When a family makes the often difficult decision to place a family member in a nursing home, they are entrusting that facility with one of their most precious commodities: a loved one. Nursing homes are supposed to be places where those requiring care and attention get what they need. Sometimes, though, that doesn’t happen, and the resident’s safety becomes compromised. When that happens, injuries or even death may be the result. In the case of an injury or death, knowledgeable Massachusetts nursing home negligence attorneys are available to help that family navigate the legal system.
A Massachusetts newspaper recently reported on the deaths of two residents of a Westboro nursing home and the legal actions that followed. The first of the two seniors to die at the Westboro facility was 89-year-old Betsy. Betsy had dementia and a history of falling. Betsy’s personal recliner had a chair alarm that would notify staff when she exited the recliner. One day in late July 2015, a certified nursing assistant at the nursing home helped Betsy get into the recliner but forgot to turn on the chair alarm, according to information the CNA provided to authorities. Betsy was discovered an hour later, face down on the floor, according to the Worcester Telegram.
According to the Telegram report, the staff at the nursing home knew Betsy had a head injury but, allegedly, did not notify a doctor or a nurse practitioner about her, even though the woman complained of head pain and had problems keeping food, liquid, or medications down. Two days after the accident, Betsy arrived at the emergency department of a nearby hospital. A radiology scan identified that she had a brain bleed. She died a week later.
The second death occurred a month later. 85-year-old Vincent had a history of dementia and psychosis. Vincent, who had only been at the home for a month, was supposed to be wearing an electronic monitoring bracelet around his ankle that told workers the man’s location. A nurse told state authorities that she cut off the man’s ankle monitor because she thought it was too tight. The staff eventually discontinued the orders stating that Vincent should have an ankle monitor, even though the man’s doctor had not approved such a change in orders, the Telegram reported.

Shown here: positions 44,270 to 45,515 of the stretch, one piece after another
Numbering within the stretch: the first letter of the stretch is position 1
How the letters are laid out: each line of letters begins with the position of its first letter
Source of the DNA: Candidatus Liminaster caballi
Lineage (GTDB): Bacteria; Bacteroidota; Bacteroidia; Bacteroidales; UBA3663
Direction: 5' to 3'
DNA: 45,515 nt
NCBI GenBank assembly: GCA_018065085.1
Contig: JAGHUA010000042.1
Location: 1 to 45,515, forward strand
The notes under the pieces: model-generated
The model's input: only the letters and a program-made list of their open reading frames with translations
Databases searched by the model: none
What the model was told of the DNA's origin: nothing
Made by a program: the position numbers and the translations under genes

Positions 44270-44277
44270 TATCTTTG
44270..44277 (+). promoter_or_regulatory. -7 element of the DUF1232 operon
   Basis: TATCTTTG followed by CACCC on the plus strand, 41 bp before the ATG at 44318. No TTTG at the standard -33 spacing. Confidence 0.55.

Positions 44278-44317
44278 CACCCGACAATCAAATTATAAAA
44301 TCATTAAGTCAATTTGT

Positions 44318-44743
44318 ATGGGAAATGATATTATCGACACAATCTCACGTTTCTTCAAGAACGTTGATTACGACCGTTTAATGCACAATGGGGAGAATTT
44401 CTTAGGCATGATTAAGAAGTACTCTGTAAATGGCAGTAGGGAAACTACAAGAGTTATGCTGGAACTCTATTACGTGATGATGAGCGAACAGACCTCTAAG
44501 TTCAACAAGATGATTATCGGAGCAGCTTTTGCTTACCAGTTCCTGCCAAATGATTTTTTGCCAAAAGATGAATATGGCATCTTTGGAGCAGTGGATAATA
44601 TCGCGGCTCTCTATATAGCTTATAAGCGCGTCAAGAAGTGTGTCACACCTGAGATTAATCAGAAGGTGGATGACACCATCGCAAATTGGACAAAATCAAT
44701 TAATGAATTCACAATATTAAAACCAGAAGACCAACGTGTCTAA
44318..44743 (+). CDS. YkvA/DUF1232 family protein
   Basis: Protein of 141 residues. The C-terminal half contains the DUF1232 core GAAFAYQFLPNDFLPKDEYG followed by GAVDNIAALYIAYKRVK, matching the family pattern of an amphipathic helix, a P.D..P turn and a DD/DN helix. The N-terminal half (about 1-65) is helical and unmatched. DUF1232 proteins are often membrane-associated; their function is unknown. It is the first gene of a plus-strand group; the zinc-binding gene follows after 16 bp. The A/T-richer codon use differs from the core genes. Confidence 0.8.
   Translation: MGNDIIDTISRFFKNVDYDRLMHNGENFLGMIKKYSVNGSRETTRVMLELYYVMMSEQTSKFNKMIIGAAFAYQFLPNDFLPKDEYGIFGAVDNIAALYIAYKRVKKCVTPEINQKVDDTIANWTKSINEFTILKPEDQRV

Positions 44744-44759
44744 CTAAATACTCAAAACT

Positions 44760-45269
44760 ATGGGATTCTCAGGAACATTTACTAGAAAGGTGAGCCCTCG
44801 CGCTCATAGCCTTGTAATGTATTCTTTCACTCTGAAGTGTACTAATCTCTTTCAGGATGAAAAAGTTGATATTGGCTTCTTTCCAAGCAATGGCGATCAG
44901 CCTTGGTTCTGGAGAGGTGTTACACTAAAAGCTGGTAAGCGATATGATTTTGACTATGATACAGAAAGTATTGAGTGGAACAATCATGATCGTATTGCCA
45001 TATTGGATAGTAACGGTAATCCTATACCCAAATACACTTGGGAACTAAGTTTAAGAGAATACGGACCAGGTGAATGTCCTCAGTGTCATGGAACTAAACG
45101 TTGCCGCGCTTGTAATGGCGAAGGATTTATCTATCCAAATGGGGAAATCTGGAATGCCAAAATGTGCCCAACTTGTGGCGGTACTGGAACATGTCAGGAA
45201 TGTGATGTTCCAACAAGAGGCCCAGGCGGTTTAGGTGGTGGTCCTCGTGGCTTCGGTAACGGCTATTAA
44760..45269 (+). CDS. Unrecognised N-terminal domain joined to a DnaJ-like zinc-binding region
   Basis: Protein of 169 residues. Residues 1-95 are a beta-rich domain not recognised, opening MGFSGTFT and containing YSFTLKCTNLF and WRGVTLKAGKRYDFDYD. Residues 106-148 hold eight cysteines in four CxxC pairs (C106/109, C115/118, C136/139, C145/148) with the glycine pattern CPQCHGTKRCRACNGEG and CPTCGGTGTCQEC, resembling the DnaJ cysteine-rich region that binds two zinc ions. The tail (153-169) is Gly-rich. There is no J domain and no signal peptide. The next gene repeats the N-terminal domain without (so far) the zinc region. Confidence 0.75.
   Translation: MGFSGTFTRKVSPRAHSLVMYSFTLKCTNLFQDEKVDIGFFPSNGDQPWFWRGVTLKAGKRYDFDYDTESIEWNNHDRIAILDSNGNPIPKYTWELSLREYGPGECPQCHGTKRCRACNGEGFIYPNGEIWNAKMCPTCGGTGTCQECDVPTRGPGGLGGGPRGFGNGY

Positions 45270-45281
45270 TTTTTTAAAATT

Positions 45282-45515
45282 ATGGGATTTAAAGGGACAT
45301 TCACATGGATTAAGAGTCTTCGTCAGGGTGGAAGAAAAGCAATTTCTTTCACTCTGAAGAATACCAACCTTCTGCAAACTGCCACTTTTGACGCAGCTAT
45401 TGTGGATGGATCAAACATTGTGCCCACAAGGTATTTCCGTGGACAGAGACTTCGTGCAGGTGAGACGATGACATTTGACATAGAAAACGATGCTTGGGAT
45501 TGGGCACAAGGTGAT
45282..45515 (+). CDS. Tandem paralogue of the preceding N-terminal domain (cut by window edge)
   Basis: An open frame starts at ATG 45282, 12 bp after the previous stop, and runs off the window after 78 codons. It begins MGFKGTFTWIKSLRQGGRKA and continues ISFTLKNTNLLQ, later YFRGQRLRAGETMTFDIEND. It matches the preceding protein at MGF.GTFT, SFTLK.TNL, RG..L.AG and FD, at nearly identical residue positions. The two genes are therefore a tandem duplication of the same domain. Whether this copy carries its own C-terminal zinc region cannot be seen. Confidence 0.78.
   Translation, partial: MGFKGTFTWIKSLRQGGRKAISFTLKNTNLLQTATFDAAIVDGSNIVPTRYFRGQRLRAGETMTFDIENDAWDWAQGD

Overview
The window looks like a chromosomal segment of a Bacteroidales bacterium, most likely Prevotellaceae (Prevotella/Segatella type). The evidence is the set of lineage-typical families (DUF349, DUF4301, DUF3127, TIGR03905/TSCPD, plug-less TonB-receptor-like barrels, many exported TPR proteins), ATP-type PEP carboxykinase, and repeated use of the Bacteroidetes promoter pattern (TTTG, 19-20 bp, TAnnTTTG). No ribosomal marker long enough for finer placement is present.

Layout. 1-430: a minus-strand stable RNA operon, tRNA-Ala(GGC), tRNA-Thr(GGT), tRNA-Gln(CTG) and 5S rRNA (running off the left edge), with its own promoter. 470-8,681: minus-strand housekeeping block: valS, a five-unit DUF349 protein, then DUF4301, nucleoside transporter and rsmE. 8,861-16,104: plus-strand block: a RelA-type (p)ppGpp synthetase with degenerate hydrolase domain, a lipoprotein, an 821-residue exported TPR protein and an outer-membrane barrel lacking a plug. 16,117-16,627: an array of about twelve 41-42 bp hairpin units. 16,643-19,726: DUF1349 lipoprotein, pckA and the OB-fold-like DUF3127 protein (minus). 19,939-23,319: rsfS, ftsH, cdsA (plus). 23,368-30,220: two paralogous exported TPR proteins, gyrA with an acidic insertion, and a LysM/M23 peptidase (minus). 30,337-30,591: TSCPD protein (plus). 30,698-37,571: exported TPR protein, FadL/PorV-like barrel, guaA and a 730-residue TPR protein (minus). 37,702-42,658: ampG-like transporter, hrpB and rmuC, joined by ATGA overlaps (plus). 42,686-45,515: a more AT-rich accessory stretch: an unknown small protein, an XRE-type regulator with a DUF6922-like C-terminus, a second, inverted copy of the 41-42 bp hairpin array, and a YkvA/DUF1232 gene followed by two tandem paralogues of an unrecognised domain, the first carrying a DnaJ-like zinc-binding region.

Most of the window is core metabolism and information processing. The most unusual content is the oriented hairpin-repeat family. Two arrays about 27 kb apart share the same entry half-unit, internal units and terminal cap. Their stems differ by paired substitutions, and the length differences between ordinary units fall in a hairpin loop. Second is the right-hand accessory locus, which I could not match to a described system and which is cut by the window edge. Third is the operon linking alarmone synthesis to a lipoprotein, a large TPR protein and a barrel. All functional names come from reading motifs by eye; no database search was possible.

Eventually, a housekeeping employee found Vincent at the bottom of a flight of stairs. At the hospital, doctors diagnosed him with a bruised and lacerated kidney. He died four days later.
The pair of deaths led each family to sue the nursing home in Worcester Superior Court. The families each asserted claims of wrongful death. In Massachusetts, you can be liable for wrongful death in multiple different ways. One way is if you were negligent, and your negligence caused the victim’s death. Another way is if the deceased’s family has proof that the death occurred as a result of your “reckless or wanton act.” There is also a basis for wrongful death based upon something called breach of warranty.
The families’ lawsuits against the nursing home alleged that the facility was negligent in causing the two seniors’ deaths. The complaints alleged that the nursing home’s negligence occurred in two ways: failing to staff its facility sufficiently and failing to train its employees properly. Either of these bases could potentially allow for a jury to rule in favor of the family and issue an award of damages.
If a loved one has been injured while under the care of a nursing home, you should reach out to counsel right away. Experienced Plymouth County nursing home negligence lawyer Michael S. Mehrmann has aggressively represented clients in nursing home negligence cases from across Plymouth County for many years. To find out more about how we can assist you, call (781) 585-3911 or contact us online.
More Blog Posts:
Successfully Pursuing an Out-of-State Entity as Part of Your Massachusetts Premises Liability Case, Plymouth County Injury Lawyer Blog, Dec. 29, 2017
Pursuing Nursing Home Negligence in Massachusetts: Potentially Going Beyond Just Suing the Nursing Home, Plymouth County Injury Lawyer Blog, Dec. 12, 2017